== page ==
10 Things You Need To Know About Captain America: Civil War

Why exactly do the heroes of the Marvel Cinematic Universe go to war anyway?

Iron Man Winter Soldier Versus
Marvel Studios

Hailed as one of the all-time great comic book events, Civil War is one of those stories fans spent years hoping would one day reach the big screen. 

Well, it's finally happening, and the movie is so far shaping up to be one of Marvel's biggest releases to date (the cast at least is certainly larger than in any other of the studio's movies). However, while it may be based on a well-known comic book, there's a lot about Captain America: Civil War which remains a mystery. 

Spider-Man is going to show up and Captain America and Iron Man will indeed go to war, but beyond that, the follow-up to The Winter Soldier is a movie surrounded by speculation and rumours. How closely to the comic it will adhere isn't clear, nor is how it will fit within the wider MCU.

On paper, it seems to be another Captain America movie, with Iron Man a co-star and the rest of The Avengers just as the supporting cast, but as time's gone by it looks like a third Avengers in all but name.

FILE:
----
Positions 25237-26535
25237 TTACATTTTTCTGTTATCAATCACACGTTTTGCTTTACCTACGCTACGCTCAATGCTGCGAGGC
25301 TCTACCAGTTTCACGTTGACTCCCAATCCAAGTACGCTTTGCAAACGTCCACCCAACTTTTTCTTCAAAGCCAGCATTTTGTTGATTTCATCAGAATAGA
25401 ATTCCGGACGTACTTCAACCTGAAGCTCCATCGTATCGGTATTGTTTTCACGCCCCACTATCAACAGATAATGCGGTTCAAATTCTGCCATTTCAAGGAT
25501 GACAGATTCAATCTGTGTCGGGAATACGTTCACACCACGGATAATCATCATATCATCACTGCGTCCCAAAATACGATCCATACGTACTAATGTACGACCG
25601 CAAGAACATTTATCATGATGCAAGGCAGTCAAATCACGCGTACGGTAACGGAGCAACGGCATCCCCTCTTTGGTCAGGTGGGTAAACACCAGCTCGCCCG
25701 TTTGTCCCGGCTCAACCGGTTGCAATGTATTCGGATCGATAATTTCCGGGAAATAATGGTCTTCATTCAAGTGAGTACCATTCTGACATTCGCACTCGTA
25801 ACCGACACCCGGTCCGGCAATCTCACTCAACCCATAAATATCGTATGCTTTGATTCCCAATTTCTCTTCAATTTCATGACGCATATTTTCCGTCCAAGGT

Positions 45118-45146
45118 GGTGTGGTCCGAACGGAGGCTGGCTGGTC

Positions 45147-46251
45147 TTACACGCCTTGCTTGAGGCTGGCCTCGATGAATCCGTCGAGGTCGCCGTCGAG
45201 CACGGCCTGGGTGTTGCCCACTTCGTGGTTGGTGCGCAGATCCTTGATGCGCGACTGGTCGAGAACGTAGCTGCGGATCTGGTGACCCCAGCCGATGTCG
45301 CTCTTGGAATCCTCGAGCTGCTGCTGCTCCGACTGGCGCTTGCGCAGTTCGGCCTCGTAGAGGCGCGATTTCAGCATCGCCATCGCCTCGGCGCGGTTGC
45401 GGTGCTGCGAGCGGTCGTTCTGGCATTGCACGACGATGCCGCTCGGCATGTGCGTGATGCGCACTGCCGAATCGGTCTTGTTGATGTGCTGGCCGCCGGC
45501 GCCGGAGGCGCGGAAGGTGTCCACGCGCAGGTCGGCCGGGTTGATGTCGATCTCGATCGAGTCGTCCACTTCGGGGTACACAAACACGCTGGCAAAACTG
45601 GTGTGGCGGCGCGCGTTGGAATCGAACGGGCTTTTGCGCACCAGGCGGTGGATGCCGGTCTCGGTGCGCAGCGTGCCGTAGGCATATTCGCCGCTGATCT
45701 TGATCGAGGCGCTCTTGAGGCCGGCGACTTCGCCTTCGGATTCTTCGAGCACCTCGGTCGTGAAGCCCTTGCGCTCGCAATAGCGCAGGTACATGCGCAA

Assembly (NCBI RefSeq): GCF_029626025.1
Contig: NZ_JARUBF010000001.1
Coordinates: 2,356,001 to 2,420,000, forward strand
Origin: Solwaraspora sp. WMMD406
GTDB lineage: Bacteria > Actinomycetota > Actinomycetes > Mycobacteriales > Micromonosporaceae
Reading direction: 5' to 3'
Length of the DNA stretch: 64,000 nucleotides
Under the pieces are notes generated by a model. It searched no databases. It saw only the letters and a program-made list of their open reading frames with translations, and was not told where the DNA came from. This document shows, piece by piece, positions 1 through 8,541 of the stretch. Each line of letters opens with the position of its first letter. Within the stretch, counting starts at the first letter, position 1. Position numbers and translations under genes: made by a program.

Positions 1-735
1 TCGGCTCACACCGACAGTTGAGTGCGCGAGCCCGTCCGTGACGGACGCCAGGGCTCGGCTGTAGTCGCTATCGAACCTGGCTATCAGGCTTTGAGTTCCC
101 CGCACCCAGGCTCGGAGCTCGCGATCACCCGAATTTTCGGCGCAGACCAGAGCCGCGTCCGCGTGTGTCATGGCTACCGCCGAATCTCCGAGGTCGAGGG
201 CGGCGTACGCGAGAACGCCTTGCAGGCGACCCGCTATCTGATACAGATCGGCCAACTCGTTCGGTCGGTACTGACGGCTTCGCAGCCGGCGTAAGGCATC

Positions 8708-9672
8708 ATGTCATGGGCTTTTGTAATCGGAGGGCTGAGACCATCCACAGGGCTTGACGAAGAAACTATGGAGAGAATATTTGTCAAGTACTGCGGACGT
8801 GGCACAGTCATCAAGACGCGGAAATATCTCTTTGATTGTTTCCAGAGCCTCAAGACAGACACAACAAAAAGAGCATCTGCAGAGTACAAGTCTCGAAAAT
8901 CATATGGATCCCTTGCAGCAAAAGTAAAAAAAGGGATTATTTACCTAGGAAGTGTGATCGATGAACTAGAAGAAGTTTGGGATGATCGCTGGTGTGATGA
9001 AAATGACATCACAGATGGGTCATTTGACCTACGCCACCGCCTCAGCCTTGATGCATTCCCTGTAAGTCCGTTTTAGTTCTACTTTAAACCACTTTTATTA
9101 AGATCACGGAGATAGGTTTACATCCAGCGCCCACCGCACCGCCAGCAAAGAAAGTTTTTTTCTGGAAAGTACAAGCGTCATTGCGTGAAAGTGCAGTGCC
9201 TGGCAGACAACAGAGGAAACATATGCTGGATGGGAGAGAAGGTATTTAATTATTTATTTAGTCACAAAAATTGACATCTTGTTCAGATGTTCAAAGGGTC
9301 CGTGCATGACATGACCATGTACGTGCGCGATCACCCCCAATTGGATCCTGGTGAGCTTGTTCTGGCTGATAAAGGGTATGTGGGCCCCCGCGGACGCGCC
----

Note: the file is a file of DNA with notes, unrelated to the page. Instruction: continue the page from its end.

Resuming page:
So just what is Captain America: Civil War? Here, you will find a mixture of solid rumours and recently revealed details about the movie, along with answers to what have for a long time been unanswered questions...

10. It's Not About Secret Identities

Iron Man Winter Soldier Versus
Marvel Comics

In the Civil War comic book, the Superhuman Registration Act divided the world's heroes because so many of them were unwilling to reveal their identities to the government (mostly in fear of what would happen if that information were to go public and the ramifications such a thing would have in regards to the safety of their families).

In the film, however, it's the fact that signing up means they'd have to work for the government, only a sub-plot in the comics.

That's because no one in the Marvel Cinematic Universe really has a secret identity, something Kevin Feige acknowledged in an interview last year when he said that the "generalities of the act are the same" and "it’s not about the secret identity thing, as much as it is about, overall, who reports to who, and who can agree to oversight committee."

It's clear then that this movie will be a culmination of everything that's come before, with some heroes happy to be called into action when the government sees fit, and others unwilling to be used as pawns (no doubt in part because HYDRA's infiltration of S.H.I.E.L.D. proved it's hard to know who to trust).


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